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In the very early morning hours on Thursday of Passion week Jesus was found guilty by Caiaphas and supporting members of the Sanhedrin whom he could count upon to follow his lead for what he and his father-in-law Annas advocated was the greater good of the nation (see Joh 11:49-50), but that was actually motivated by greed and envy, and a lust for their own personal good.  The verdict was never in doubt, only the charges for which this inquisition was gathered in the dark of night.  At the first light of day they would then present their findings to a formal gathering of the Jewish ruling council to add an appearance of legitimacy.  But that was only a formality.  For having orchestrated the process after the manner of the Gentiles, Caiaphas already knew it would rubber stamp their findings in order that Jesus might be handed over to the Romans and put to death before the start of their Passover celebration later that day.

Now, having truckled to Caiaphas’ influence and taken his lead to condemn Jesus to death for claiming to be who He in fact was, what does Matthew record that they then did to Him?  See Mat 26:67-68.  How do such actions contrast with those of a truly just society that makes every effort to ensure the innocent are never condemned as guilty, and even then, only in sorrow delivers a fellow countryman up to judgment without adding to his discomfiture?  What do such actions demonstrate about the malice of their hearts and their real intentions?  What do such actions and the motives they reveal also teach us about the importance to true justice of treating with dignity even those whom we view as clearly guilty?  Even upon those who are truly guilty, does true justice ever involve exacting our own vengeance?  See Rom 12:19.  Besides they themselves, i.e., the Jewish leaders from the Sanhedrin gathered with Caiaphas, who were the others Matthew mentions in Mat 26:67-68 that joined in, following their lead?  See Mar 14:65.  What does this again teach us about the importance of godly, servant leadership for the example it sets in God’s kingdom, as opposed to the example communicated by the leadership in the world’s kingdoms?

What is expressed by spitting at someone, especially in their face?  See Num 12:14, Deut 25:9, Job 30:9-10.  Is there any greater way to express one’s utter disdain for someone?  In what way does such action against Jesus reflect not just an indifference or even a lack of respect, but the complete contempt the fallen world has for God and His ways?  Was God or Jesus surprised by such contempt?  See Isa 50:6, Mar 10:34.  Should any who seek to follow Christ in the ways of God be surprised if the world scorns them in the same way?  Observe that the Scripture records that later the Roman soldiers would also spit on Jesus (Mat 27:30), but here records that these Jewish religious leaders actually spit in His face; how is it that those closest to God and His truth would express the greatest contempt for Him, even more than the world in general?  What does this remind us about the greater responsibility that those have who have been entrusted with truth, and the greater darkness and judgment to which they shall be given over for turning their backs on that truth?  See Jam 3:1, 2Th 2:10-12 and think: what greater remorse might one have for all eternity than knowing that in response to the greatest expression of God’s love he spit in His face?  Cf. Mat 27:3-5.  If we don’t know and love the truth, even though it causes us to suffer, is it possible that we too could be given over to believe a lie and become so deceived by our love for the world that we too could spit in God’s face, having a similar contempt for the expressions of His love?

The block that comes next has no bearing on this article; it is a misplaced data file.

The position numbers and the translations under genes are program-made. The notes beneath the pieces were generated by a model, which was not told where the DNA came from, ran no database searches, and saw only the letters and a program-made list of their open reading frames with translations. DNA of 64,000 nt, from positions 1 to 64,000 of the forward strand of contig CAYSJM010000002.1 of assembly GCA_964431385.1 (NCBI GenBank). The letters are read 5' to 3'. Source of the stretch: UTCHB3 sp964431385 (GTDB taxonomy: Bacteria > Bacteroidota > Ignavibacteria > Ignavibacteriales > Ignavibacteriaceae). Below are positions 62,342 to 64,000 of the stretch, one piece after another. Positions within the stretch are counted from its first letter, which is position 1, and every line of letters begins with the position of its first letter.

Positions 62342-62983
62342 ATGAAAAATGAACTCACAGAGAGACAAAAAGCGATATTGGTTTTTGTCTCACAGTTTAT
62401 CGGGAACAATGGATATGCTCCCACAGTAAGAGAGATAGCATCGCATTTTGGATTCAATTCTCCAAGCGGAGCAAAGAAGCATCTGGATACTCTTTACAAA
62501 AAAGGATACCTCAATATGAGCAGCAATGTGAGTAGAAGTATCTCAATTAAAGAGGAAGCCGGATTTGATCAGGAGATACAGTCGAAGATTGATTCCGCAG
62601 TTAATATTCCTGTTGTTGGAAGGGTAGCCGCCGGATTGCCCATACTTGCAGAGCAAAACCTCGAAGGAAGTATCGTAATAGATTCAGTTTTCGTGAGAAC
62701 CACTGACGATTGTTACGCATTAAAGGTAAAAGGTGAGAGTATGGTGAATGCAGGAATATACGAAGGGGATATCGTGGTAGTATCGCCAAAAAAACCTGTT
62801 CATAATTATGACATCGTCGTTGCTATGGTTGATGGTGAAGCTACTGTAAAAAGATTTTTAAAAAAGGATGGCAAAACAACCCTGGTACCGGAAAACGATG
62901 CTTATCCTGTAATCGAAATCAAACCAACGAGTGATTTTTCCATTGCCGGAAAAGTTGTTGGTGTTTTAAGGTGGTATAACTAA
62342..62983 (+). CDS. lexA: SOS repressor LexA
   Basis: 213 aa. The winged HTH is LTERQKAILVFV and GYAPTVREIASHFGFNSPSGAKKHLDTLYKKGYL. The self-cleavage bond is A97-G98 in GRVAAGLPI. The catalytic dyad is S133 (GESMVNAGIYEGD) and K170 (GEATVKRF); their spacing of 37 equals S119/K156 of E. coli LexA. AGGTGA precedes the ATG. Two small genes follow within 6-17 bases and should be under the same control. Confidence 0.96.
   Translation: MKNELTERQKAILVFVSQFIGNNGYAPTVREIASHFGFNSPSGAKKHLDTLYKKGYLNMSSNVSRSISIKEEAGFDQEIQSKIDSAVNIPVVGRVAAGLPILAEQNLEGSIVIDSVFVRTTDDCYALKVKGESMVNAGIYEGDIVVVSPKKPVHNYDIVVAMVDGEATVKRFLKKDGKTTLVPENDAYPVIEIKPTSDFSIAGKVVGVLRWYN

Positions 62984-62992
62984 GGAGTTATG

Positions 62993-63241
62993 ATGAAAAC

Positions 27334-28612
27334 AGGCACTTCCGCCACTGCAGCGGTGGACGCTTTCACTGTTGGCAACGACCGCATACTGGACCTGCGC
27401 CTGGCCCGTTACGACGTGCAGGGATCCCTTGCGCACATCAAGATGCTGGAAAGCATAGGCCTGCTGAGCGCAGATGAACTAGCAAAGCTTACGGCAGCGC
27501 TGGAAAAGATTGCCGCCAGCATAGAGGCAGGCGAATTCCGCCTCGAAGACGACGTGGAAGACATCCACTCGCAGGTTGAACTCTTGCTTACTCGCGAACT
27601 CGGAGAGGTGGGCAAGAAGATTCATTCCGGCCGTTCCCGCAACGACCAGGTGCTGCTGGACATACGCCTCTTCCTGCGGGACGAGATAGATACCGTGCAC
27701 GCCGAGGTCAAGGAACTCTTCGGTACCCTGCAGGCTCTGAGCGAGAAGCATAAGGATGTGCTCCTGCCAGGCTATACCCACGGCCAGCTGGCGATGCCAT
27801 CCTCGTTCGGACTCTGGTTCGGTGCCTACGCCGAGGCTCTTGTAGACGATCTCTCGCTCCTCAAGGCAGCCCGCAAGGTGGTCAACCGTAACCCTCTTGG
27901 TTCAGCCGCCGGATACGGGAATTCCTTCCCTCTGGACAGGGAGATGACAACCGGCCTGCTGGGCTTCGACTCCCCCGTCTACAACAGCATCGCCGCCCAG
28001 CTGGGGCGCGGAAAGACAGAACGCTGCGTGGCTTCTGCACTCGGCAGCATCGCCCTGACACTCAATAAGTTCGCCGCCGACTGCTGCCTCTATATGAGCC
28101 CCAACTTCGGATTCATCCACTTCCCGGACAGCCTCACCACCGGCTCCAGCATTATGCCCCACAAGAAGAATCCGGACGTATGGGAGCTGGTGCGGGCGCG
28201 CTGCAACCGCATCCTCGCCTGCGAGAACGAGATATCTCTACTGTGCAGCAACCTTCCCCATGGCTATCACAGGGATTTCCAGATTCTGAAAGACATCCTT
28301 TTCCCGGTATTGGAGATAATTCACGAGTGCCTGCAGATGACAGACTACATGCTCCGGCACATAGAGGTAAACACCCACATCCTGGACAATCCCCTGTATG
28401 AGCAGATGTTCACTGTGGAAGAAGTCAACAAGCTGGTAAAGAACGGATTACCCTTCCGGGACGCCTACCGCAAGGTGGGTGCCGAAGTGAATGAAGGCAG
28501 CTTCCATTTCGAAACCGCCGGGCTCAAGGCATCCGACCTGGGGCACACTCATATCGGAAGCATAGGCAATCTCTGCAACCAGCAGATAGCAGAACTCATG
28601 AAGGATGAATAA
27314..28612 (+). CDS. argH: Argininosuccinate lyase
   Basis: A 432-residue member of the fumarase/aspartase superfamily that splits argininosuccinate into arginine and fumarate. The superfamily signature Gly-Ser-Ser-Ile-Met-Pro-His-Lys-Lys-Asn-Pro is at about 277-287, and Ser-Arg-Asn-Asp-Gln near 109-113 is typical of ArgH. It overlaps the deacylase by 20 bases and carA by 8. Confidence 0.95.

What else is recorded in Mat 26:67 that Jesus’ accusers did to Him?  What does this remind us both about the way that the world deals with those whom it presumes to be guilty, and why such is not appropriate for those who are led by God’s Spirit?  Cf. 1Pe 2:20 (harshly treated, NAS) for the same word translated here as to beat with the fist, as well as 1Co 4:11 (roughly treated) and 2Co 12:7 (buffet or torment) for how Paul was treated in the same way.  Note too that while the word that communicates He was “slapped around” could also mean that He was beaten with rods in classical Greek, here it likely means that they were slapping him in the face: notice in Mat 26:68 that hit means literally to strike or wound with a sting, such as that of a scorpion; cf. Rev 9:5.  What had Jesus earlier taught His disciples to do in such a situation?  See Mat 5:39, where the only other instance of the Greek word ῥαπίζω translated here as slapped is found in the New Testament.  Although it is completely contrary to our fallen human nature that wants to strike back in such circumstances, what does Jesus’ example teach us about what He meant when He said to turn the other cheek?

In addition to the physical abuse they meted out to Jesus, what else did those who had already found Him guilty also do to add to His suffering?  See Mat 26:68.  Although not physical, what sort of suffering does such mockery cause the afflicted?  What does this remind us about the manifold torments Christ’s followers can expect as they seek to establish His kingdom in this world that is diametrically opposed to it?  Cf. Joh 16:33.  What is the great danger of mocking and making sport of God’s servants?  See Jdg 16:25-30, 2Ki 2:23-24, 2Ch 36:16.

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